Kant and Aesthetic Theory


While Kant was writing the Critique of Judgment, 1790, the answer of the role of the artist in society was increasingly unclear, and the social and cultural situation was increasingly unstable.  The artist was looking at an abyss, gazing into the unknown of a new era, when Kant solved the problem of art and shaped its definition for the next two centuries.  Kant began with assumptions common to his time: we can recognize “art” and we know what “art” is and that “art” is something we can see.  He also assumes “beauty” and its existence.

Kant never dealt with specific works of art and thus was removed from the current taste and vogue for classical art.  Neo-classicism was the new art in Kant’s time, and it was, briefly, a revolutionary art movement denoting (Greek) freedom and democracy and the promise of individuality, along with (Roman) gravitas and stability.  But Neoclassicism was quickly co-opted by post-Revolutionary Academicism.  A once-revolutionary movement became a forced and regulated status quo.  The Neo-Classical ideal of beauty, before the ideals became rules, was associated with the art of ancient Athens, considered eternal and transcendent.  As the poet John Keats best expressed it, in Ode on a Grecian Urn:


When old age shall this generation waste,

Thou shalt remain, in midst of other woe

Than ours, a friend to man, to whom thou say’st

“Beauty is truth, truth beauty”—that is all

Ye know on earth, and all ye need to know.

John Keats (1795 – 1821)

Although Emmanuel Kant did not invent aesthetics, he formalized the philosophical concept and elaborated aesthetics into a new notion of art that turned out to be uniquely suited to the new century.  “Aesthetics” was that which is sensuous or the perception of sense data.  Aesthetics has evolved into a more inclusionary definition that is applied to the arts but in the middle of the Eighteenth Century when A. G. Baumgarten founded a “new science” and published Aesthetica in 1750, aesthetics connected art to life.

For the first time “art” became a distinctive value in life and was considered a mode of knowledge, called aesthetics or feelings registered by the subject/viewer in response to the stimulus of an art object. Regardless of the intent of the client or of the artist, the art object is a unique object in that it is contemplated for insight and delight.  Baumgarten widened the field of aesthetics from art to human conduct, opening possibilities for another philosopher, Friedrich Schiller, who would build upon Kantian aesthetics.  Aesthetics is a middle ground, existing somewhere between reason and morality.  Aesthetics concerned itself with that which was material or sensuous or plastic—physical life.  Like other aspects of human experience, aesthetics needed to be brought into the Kantian epistemological system.

Aesthetics is a dualistic concept, a philosophical play between the artist and the art critic or philosopher.  Aesthetics as a branch of philosophy is not concerned with particular works of art but is more concerned with the question of “art” itself.  Aesthetics like any other branch of philosophy, attempts to determine the grounds of “art,” its ontology, and the system of knowledge that produces and constructs the mode of judgment or contemplation of art, its epistemology.  Once art had been justified as an activity legitimated by its role in society as teacher and instructor and educator, working for the benefit of the community.  In the modern period, art needed two things.  First, a reason for being: ontology, and second, a definition: epistemology.  Although it was not Kant’s precise intention to create a new meaning and purpose for art, the effects of his philosophy was to link art to personal expressiveness and individual freedom. It was Kant who ushered in Romanticism by devising a theory of aesthetics that perfectly suited the times.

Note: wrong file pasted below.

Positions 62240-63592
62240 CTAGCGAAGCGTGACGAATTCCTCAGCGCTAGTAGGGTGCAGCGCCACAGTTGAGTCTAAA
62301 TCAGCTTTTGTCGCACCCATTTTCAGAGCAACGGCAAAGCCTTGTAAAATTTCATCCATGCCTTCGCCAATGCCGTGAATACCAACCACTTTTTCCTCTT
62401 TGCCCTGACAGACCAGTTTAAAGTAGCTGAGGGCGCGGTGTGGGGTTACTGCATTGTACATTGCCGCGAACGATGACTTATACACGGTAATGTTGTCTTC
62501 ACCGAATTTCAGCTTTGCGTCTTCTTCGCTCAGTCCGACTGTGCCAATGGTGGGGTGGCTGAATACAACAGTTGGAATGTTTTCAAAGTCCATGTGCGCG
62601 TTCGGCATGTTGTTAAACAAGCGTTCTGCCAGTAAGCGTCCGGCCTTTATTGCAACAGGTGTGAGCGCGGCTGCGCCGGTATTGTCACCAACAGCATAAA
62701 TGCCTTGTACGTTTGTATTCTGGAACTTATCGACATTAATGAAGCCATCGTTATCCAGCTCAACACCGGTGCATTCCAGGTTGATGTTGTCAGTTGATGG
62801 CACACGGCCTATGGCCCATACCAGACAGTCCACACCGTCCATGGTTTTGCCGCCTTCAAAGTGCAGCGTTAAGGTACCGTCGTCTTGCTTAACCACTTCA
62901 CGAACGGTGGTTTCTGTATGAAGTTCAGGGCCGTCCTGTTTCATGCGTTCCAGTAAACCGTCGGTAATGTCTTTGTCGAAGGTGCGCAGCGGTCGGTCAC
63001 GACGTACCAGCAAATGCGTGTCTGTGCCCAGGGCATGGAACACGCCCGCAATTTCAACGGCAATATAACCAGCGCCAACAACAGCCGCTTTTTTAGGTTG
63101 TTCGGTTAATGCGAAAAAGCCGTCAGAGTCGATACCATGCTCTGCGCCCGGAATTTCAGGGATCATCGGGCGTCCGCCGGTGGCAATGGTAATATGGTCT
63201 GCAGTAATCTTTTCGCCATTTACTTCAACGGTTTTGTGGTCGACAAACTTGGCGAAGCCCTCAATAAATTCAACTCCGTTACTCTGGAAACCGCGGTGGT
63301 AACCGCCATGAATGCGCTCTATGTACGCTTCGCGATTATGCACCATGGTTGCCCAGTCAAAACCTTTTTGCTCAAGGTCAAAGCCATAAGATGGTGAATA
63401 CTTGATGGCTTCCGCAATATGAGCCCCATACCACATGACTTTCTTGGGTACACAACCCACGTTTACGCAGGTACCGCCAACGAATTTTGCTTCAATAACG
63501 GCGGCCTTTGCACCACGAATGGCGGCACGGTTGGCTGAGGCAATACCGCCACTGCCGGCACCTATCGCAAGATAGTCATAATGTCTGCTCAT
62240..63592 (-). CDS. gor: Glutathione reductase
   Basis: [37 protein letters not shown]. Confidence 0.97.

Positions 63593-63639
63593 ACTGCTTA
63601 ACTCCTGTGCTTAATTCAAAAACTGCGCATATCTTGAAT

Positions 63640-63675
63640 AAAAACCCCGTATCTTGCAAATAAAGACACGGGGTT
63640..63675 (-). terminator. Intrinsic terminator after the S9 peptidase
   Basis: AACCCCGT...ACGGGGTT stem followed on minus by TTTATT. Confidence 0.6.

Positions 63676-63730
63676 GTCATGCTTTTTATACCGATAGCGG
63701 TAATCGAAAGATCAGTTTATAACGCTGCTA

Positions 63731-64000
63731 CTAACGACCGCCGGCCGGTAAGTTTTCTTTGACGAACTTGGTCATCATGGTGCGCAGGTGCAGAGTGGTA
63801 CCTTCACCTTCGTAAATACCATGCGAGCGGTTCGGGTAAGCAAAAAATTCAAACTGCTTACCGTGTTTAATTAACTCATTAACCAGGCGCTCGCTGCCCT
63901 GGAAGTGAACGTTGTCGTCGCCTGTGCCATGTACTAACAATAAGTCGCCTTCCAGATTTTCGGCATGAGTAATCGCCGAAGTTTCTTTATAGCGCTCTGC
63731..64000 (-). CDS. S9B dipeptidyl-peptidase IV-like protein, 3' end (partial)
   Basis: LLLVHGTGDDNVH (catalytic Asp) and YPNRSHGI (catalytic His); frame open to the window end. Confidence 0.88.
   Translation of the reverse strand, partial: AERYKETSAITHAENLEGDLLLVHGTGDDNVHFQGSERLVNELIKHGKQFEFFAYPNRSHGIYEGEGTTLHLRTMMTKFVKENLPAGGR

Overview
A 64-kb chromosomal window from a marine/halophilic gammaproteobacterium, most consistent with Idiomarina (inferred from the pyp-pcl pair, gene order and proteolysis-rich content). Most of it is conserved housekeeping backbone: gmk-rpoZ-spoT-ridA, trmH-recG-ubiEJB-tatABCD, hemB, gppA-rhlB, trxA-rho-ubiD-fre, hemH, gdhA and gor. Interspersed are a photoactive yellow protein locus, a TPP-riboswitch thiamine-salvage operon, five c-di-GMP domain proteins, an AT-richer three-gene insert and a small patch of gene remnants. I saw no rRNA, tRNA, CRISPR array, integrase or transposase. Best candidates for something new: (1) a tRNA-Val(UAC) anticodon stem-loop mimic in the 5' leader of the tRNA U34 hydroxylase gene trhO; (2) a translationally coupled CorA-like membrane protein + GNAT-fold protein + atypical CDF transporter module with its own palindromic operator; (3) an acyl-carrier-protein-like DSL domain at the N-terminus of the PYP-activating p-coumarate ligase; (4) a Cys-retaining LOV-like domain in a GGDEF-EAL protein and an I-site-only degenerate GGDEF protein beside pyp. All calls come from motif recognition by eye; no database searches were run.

Given that aesthetics is a branch of philosophy, Kant proceeded by putting art into his transcendental system.  As is characteristic of his system, the idea of art was divided into two parts that correspond to self and object, that is, contemplation by the viewer of the work of art itself.  The ontology of a work of art is not the object, not even the artist, but the recognition of “art” which is a perceptual and conceptual act.  Too see is to judge/contemplate.  Art vision, like any vision, is never raw; it is always tempered and educated and acts according to (Kantian) rules.  Kant’s Critique of Judgment (1790) was the third in his trilogy of epistemology.  In his first two Critiques, Kant established new ground for reason and morality and the third Critique had to establish a universal and transcendent basis for making a judgment.

What did one have the occasion to judge?  To select the judgment of art as the centerpiece of this critique was a very modern move on the part of a man who had little experience of art himself.  But art was not amenable to judgment under a system of laws from the state and did not fall within the sphere of morality.  Simply by removing art from the rule of law or morality was to free it from its age-old tutelage at the hands of the powerful or the religious.  Like the rest of society, art had become secular, and, in becoming secular, had lost its place in society.  Coincidentally, Kant was writing at the precise time the artist was losing the class that had been the traditional patrons, the aristocrats, to the guillotine in France.  In the Nineteenth Century, the purpose of art and the role of artists were questions, and, regardless of his intentions, Kant’s aesthetics proved to be the new answers.

If you have found this material useful, please give credit to

Dr. Jeanne S. M. Willette and Art History Unstuffed.  Thank you.

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